Daniel Doherty

An important hearing is happening tonight on Capitol Hill. The House Committee on Veterans’ Affairs will listen to testimony -- and question -- several key witnesses who alleged that nurses and doctors at the Department of Veteran Affairs covered up a failing health care system and punished anyone who tried to expose it.

Alarmingly, these whistleblowers were all singled out and disciplined for their actions, one of whom was actually fired, because he tried to “institute reforms” that would give veterans access to the medicine and care they needed -- when they needed it. Politico reports:

Jose Mathews, the chief of psychiatry at the St. Louis VA, will discuss how doctors at his hospital “failed the same vulnerable population it was designed to serve.” In prepared testimony, Mathews notes that veterans who came to the outpatient treatment center with “urgent” mental health needs were turned away, in one instance without refills of medication.

But when Mathews said he tried to institute reforms, such as mandating doctors saw at minimum 19 veterans a day and creating a triage system for “high intensity care” patients, he said he met resistance, including being fired from his post as chief.

“There was a significant amount of resistance from many psychiatrists and other specialties. I was yelled at on many occasions, I was told repeatedly, ‘this is the VA’ to explain away the poor access to care,” Mathews wrote.

Another whistleblower will testify she was put on administrative leave shortly after calling attention to the fact that “inexperienced nurses” in her department were constantly misdiagnosing -- and failing to properly treat -- their patients:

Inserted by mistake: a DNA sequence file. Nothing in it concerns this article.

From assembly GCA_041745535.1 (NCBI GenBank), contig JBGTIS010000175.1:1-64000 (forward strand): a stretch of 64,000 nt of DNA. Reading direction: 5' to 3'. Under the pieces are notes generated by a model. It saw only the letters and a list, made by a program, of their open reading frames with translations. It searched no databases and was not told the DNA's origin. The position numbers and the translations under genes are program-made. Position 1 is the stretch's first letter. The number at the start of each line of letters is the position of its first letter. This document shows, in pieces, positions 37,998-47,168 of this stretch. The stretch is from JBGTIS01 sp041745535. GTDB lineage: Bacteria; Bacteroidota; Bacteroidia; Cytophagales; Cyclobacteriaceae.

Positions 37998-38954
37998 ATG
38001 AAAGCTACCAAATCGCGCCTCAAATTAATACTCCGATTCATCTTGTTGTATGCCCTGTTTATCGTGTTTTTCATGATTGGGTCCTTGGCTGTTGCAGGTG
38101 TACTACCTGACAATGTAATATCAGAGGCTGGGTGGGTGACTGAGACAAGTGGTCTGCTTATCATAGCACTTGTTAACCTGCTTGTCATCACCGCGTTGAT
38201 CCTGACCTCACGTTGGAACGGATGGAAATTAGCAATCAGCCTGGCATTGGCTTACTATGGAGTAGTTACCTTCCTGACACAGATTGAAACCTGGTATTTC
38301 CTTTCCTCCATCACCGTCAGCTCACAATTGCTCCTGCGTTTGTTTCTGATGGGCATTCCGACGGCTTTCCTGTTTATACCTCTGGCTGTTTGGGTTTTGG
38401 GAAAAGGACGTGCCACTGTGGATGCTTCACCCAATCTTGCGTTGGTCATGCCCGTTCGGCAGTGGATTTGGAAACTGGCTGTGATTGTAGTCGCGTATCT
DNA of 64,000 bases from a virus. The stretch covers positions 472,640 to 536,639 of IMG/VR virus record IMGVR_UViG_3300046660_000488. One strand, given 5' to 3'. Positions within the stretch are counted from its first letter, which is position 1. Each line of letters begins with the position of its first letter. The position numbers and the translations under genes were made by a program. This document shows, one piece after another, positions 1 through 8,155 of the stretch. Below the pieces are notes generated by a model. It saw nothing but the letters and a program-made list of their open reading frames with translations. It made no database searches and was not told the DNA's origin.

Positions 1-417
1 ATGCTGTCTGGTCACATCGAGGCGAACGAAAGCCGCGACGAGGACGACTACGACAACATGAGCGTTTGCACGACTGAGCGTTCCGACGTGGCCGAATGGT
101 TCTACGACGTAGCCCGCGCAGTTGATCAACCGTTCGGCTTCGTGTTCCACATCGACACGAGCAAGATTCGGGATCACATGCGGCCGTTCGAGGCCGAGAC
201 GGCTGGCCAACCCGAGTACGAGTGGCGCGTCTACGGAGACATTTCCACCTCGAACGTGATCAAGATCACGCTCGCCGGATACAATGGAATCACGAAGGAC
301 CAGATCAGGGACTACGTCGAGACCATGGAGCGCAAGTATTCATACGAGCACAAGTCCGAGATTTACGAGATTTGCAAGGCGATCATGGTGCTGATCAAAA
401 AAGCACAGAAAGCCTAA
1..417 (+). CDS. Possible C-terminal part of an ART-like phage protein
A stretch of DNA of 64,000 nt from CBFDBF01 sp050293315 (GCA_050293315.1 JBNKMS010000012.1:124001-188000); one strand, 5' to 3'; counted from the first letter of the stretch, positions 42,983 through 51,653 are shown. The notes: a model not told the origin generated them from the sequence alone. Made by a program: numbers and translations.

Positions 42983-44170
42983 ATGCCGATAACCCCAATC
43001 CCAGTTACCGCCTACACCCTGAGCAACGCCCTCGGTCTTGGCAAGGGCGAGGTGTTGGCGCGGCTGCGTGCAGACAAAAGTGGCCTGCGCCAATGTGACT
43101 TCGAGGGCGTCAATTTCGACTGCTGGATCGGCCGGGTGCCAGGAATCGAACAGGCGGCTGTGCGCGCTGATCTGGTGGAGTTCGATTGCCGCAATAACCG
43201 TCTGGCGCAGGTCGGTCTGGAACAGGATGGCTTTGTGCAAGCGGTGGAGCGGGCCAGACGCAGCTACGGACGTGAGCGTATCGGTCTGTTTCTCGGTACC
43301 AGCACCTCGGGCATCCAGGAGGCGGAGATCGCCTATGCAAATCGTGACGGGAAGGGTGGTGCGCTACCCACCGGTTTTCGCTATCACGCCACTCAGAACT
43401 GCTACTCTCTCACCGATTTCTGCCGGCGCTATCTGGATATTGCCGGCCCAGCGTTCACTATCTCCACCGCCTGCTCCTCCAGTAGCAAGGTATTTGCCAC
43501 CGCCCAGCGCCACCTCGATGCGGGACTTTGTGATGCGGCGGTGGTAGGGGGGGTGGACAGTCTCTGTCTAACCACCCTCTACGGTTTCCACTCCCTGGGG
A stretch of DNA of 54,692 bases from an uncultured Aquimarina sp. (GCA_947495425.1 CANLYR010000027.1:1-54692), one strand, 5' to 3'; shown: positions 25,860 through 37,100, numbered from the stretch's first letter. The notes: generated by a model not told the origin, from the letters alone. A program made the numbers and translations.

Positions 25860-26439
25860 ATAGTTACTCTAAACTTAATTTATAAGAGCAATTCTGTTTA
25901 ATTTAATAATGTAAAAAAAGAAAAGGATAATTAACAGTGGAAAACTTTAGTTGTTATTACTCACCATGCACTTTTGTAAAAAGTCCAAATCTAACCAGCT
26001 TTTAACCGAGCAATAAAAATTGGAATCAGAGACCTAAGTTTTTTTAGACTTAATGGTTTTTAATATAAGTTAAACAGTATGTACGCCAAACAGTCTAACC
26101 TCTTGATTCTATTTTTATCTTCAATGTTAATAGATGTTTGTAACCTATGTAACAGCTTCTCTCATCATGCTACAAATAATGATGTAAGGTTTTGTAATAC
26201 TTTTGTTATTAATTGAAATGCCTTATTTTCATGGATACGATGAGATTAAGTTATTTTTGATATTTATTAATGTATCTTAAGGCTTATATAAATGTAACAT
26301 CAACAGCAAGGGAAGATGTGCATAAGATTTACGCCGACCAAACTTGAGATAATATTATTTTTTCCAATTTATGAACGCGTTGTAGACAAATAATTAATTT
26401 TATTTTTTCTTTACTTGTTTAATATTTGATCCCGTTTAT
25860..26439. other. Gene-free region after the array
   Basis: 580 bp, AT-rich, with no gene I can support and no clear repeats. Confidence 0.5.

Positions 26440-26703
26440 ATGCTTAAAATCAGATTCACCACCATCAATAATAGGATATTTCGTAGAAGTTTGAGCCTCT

The retaliation was pervasive and often carried out in a personal manner, the witnesses will testify. Katherine Mitchell, a 16-year VA employee who worked at facilities in Phoenix, said nurses there refused to care for her patients after she began complaining about issues within the medical center.

“After reporting hundreds of cases, eventually about 20 [percent] of the ER nurses actively began to impede care of my own ER patients. Those nurses stopped initiating protocol orders for me, providing me with verbal patient reports, handing me EKGs, and answering basic questions I asked,” Mitchell wrote.

Mitchell said she raised concerns that inexperienced nurses were missing signs of “internal head bleeding, strokes, heart attacks, pneumonias, and dehydration” in patients at the ER.

I suspect this is only a taste of what's to come. In any case, the hearing will begin tonight at 7:30 PM EST, and you can learn more about it here.


Daniel Doherty

Daniel Doherty is Townhall's Deputy News Editor. Follow him on Twitter @danpdoherty.

Author Photo credit: Jensen Sutta Photography